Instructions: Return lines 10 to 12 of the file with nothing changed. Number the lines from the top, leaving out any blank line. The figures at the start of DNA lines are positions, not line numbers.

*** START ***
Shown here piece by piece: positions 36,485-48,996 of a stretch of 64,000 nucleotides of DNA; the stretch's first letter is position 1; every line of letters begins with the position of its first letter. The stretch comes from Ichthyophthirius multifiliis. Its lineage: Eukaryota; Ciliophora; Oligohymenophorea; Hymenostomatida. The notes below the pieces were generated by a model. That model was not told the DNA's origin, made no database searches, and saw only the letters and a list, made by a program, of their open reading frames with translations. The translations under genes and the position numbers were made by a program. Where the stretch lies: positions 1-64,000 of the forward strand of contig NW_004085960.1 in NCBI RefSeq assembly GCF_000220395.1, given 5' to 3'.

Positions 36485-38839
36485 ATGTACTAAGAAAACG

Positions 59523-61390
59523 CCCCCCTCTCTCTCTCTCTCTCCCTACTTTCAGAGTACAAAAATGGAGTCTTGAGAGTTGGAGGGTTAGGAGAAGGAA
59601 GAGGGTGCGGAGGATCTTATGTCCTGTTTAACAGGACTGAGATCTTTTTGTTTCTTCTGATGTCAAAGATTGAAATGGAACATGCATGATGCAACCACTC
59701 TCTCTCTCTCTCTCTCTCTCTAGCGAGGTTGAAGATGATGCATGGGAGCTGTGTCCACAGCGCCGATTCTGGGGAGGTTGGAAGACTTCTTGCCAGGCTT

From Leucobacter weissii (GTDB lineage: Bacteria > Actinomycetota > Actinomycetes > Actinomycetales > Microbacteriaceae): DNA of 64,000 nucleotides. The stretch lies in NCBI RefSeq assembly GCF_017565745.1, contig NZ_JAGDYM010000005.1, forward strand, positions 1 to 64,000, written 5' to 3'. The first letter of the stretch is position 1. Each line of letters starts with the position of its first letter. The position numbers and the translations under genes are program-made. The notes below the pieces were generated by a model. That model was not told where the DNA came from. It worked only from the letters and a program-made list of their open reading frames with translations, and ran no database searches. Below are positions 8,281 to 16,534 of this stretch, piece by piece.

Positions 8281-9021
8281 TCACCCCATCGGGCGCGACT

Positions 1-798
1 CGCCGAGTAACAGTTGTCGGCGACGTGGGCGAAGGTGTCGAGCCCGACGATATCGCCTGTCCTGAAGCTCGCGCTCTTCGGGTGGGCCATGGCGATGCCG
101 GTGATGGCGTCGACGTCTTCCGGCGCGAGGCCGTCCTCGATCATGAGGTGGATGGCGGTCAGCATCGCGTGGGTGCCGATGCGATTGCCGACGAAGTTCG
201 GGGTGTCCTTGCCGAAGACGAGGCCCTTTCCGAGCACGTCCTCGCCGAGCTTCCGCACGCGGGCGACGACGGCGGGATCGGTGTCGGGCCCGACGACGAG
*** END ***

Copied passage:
8281 TCACCCCATCGGGCGCGACT

Positions 1-798
1 CGCCGAGTAACAGTTGTCGGCGACGTGGGCGAAGGTGTCGAGCCCGACGATATCGCCTGTCCTGAAGCTCGCGCTCTTCGGGTGGGCCATGGCGATGCCG